Goodwill—Connecting My Past With a Future

Would you like to own something I made? I don’t make pieces to sell anymore but there is a rare opportunity to bid on some pieces I made a long time ago. The links to bid are near the end of this post. Here is the story.

My mother’s personal photo wallet.

 

 

 

 

 

 

 

 

 

Thank you, Heart of Texas Goodwill

My visit to Texas last winter was something of a cathartic visit. With over two decades of my family and work life in the Lone-Star State, I made many wonderful associations with people and entities at many different levels. The purpose of my visit was to shed myself of a long-term storage unit and so too the associated expenses. Over the course of the week, with my family helping, we managed to shed much baggage but then when it came to books, tools and tool boxes I felt a little torn. At first, I took some of our personal possessions to the benefit of the Goodwill store. Car load after car load and then hire van load after load too. There were several things you never part with; the children’s drawings, photographs, notebooks and albums. You know, those things that remind you if the periods you valued greatly at the time and might even have forgotten. Then something happened a couple of weeks ago. Goodwill, the people who we donated out treasures to, emailed me with the message that they had found a small, tiny really, photo wallet and described the black and white images as possibly of sentimental value. This was something we searched high and low for as we worked on the move. It held the photographs of my parents before, during and after their meeting one another. Pictures of my then younger grandparents in Belgium. My mother is Belgian, and they met at the close of WWII when my father was a paratrooper in the armed forces.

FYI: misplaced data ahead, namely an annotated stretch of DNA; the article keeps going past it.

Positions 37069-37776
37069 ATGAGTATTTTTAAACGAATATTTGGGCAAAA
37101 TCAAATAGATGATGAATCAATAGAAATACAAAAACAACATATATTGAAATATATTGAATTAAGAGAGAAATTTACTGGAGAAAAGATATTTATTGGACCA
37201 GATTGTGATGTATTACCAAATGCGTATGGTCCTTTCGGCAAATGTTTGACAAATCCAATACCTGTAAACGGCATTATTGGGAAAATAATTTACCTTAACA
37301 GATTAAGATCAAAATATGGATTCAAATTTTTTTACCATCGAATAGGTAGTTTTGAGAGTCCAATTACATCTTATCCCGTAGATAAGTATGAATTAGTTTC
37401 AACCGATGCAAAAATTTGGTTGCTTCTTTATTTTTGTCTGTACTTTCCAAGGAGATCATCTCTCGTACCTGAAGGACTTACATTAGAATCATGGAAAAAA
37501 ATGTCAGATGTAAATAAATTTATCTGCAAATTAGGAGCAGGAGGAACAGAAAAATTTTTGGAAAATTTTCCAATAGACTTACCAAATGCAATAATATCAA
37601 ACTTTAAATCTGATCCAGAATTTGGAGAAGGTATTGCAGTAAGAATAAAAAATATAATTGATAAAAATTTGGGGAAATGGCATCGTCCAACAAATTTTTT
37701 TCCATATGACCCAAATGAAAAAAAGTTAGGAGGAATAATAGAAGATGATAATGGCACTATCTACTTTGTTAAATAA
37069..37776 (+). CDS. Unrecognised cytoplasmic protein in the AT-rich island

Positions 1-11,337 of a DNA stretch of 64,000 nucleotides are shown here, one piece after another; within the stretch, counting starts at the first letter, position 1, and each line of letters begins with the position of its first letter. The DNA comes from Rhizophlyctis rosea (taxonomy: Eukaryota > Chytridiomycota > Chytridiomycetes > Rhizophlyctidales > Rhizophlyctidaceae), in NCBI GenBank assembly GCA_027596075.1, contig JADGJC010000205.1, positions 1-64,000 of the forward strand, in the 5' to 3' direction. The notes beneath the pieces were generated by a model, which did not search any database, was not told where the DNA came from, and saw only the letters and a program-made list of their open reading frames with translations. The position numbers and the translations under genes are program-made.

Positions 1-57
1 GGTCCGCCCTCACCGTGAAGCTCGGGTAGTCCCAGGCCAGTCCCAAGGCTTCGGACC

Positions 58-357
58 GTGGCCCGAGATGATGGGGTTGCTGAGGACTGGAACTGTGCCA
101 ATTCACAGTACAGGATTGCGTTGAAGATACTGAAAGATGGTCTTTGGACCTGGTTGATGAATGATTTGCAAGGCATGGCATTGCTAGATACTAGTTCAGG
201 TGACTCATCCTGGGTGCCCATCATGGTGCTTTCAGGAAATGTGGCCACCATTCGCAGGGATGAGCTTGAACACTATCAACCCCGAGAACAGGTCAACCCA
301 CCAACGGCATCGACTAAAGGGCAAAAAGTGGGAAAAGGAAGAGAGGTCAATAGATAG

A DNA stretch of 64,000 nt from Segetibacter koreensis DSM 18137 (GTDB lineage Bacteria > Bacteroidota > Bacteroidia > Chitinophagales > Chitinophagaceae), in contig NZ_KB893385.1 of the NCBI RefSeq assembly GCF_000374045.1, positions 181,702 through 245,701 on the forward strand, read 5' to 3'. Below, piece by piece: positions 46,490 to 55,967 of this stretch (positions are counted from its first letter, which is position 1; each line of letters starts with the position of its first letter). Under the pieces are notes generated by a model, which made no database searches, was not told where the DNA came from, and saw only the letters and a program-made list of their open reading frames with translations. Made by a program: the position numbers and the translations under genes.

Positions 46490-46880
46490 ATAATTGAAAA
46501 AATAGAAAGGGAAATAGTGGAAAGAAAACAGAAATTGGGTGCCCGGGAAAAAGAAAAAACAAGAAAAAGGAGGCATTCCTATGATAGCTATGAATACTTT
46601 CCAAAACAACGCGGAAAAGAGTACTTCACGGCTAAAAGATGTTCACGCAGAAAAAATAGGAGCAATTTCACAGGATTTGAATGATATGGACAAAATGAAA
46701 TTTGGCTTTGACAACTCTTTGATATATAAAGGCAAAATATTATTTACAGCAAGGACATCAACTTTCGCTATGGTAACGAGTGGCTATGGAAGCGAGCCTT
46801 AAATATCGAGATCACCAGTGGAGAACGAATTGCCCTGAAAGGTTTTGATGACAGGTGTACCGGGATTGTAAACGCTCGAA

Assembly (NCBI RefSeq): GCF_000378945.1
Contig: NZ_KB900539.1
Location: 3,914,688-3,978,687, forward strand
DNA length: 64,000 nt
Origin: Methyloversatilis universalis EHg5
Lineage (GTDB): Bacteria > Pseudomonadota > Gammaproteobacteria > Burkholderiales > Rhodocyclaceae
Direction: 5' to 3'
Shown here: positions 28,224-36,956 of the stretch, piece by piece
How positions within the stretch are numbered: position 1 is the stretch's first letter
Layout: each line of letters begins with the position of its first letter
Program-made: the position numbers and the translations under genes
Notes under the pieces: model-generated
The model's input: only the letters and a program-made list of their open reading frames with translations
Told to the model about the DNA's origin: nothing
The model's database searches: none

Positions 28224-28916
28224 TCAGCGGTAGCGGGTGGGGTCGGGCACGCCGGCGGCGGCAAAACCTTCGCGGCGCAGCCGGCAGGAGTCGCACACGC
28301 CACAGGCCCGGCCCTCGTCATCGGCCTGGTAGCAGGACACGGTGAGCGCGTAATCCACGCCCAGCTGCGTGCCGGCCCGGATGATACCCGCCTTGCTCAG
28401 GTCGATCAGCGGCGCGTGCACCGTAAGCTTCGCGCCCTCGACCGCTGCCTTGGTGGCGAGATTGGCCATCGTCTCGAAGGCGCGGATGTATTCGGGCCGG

I have always loved the Goodwill work through their charity outlets, and our thinning down wasn’t so much to get rid of stuff but pass it on for the benefit of others. When I loaded up perfectly good woodworking hand tools, my tool box and other things, I struggled as I drove to the Goodwill store because the things behind me in boxes were all very much a valued part of my life.

My Dad
My Mum

They were how I supported my family, raised my kids and fed and clothed them. But when I arrived at the Goodwill store and the man came to greet and help me unload, all of a sudden it felt like it was just the right thing to do. I just loved the idea that many people would benefit from the donations we made.

Needless to say, Xylina Muniz of Goodwill went to great trouble to return these to my family by scanning and forwarding the images for me to make sure they were indeed mine. This was an oversight we might never have detected and she went the extra mile. Ultimately they went on to FedEx them to me to make sure they were back in safe hands, and my family and I will always be grateful for the effort they took to return what would have been a sad loss.

These are my personal tools, many from my youth as an apprentice. They come home with me.